For many musicians, New Orleans is as close to sacred ground as you can get in these United States.New Orleans holds Congo Square, the only place in the antebellum South where slaves could and did regularly gather to drum and to dance.New Orleans produced Louis Armstong, whose use of the backbeat revolutionized popular music worldwide and is the basis for his claim to the title of "Most Influential Musician Of The 20th Century".Jazz was born in New Orleans. (The word "jazz" itself is likely derived from Gaelic.) As was "The Queen of Gospel", Mahalia Jackson.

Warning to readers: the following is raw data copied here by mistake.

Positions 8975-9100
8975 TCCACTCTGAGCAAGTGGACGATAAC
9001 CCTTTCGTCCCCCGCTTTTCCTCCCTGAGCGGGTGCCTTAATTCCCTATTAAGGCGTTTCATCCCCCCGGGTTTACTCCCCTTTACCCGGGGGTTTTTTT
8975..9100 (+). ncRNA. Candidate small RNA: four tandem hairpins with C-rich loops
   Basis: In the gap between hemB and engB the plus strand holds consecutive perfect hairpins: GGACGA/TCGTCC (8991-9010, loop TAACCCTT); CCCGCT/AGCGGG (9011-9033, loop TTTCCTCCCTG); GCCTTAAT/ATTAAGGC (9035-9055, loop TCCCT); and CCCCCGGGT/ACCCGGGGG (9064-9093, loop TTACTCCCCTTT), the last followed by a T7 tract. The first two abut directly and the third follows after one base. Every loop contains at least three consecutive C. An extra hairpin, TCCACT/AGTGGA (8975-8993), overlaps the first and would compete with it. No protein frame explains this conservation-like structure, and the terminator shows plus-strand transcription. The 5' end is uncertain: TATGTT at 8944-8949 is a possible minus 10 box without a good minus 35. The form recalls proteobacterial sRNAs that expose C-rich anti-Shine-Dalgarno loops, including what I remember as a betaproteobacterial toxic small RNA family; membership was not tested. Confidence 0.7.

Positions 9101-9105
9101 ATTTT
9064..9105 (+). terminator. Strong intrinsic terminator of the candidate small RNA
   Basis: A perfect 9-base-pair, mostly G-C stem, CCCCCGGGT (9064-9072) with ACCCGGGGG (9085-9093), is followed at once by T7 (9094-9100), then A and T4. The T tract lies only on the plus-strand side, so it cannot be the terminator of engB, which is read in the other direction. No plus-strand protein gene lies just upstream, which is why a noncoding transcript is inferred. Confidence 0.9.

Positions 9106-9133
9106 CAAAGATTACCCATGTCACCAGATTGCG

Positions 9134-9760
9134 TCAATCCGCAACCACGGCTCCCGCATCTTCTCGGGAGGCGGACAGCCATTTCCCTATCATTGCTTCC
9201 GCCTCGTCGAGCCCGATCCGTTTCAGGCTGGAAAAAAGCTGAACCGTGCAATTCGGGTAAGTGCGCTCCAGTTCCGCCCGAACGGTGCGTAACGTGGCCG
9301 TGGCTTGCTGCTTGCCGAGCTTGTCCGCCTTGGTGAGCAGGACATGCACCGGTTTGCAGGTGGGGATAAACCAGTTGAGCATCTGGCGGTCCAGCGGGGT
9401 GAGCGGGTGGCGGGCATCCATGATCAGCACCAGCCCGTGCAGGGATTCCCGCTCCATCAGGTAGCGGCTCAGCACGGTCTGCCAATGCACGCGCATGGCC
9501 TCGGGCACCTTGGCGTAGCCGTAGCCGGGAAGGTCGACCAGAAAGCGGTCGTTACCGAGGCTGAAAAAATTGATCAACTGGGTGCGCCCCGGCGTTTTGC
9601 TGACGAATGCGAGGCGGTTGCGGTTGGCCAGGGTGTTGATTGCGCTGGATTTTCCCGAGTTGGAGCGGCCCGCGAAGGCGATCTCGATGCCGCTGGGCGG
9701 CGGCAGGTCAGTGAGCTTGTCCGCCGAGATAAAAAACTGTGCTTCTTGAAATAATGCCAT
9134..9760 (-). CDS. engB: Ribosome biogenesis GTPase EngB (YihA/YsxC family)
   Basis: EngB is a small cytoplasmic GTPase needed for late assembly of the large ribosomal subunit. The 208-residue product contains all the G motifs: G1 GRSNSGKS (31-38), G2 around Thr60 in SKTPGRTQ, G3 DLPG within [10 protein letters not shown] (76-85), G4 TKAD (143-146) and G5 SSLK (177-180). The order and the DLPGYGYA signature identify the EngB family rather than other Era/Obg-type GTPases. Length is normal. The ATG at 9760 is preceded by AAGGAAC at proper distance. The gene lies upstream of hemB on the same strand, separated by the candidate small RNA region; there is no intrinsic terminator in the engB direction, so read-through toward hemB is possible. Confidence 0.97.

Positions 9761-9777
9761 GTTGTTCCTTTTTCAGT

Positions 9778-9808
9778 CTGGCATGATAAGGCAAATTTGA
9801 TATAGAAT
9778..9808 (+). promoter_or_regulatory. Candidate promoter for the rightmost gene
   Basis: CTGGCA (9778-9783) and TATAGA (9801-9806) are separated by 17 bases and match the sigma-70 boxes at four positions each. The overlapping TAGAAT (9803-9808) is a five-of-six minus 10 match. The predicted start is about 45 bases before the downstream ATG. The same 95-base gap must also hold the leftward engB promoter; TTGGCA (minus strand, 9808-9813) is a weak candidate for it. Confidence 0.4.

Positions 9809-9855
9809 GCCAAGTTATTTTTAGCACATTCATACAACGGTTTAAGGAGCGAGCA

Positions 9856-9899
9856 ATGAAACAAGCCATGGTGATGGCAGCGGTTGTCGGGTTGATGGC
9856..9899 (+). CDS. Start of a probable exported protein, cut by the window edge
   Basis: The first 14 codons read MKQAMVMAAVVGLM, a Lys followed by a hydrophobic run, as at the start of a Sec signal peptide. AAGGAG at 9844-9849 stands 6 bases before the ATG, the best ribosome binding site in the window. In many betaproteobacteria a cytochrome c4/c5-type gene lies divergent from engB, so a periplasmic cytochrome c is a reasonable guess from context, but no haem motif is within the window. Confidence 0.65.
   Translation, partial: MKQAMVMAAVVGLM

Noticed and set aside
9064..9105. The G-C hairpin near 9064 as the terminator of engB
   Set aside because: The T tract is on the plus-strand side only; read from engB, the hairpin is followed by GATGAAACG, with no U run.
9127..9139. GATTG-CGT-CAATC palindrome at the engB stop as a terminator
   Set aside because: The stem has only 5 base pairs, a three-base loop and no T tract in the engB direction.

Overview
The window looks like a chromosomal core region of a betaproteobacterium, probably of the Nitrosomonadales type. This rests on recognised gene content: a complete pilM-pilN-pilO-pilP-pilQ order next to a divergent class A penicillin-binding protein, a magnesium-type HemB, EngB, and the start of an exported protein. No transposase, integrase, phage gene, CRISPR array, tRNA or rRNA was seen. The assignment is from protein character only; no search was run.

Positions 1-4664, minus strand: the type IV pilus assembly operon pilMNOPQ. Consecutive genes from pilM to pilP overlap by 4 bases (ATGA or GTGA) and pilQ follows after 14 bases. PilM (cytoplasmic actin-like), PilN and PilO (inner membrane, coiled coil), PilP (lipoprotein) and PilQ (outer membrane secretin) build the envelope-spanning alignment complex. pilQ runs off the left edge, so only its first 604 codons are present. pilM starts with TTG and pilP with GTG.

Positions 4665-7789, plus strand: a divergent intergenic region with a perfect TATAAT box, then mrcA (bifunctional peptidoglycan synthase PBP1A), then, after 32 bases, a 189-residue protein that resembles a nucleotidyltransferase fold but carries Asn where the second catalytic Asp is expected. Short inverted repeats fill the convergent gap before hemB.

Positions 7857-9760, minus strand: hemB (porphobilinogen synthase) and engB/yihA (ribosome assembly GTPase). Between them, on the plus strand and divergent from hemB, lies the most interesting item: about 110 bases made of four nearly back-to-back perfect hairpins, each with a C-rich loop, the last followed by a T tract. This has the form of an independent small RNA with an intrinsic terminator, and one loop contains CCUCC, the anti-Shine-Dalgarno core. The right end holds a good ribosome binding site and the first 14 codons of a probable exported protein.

At the birth of rock and roll, before there was Elvis Presley (upriver in Memphis), there was the Creole-speaking, piano-playing, New Orleans native, Fats Domino (whose own birth was midwifed by his ex-slave grandmother).It is partly because of that history that there was such a tremendous musical outpouring in the wake of Hurricane Katrina. Hundreds of musicians from across the full spectrum of American popular music wrote and recorded scores of songs for and about New Orleans and the "criminal ineptitude" (to quote one of them) of our government that led to the drowning of a great American city.Now, on the 7th anniversary of Katrina's landfall, New Orleans is again being deluged, this time by Hurricane Isaac. Simultaneously, the Republican Party, gathered in convention across the Gulf, is making clear---by the platform it has adopted and the candidates it has chosen----that its major criticism of the previous Republican administration is that it was too compassionate and not "conservative" enough.Bruce Springsteen's updating of Blind Alfred Reed's 1929 song, "How Can A Poor Man Stand Such Times And Live?", may not be the best song to emerge from what happened to New Orleans after the levees broke. It does, however, capture something of the enduring shame, guilt and anger many Americans feel about what happened and, perhaps, something of their determination not to let it happen again. (Here's a performance from earlier this year at Jazz Fest.)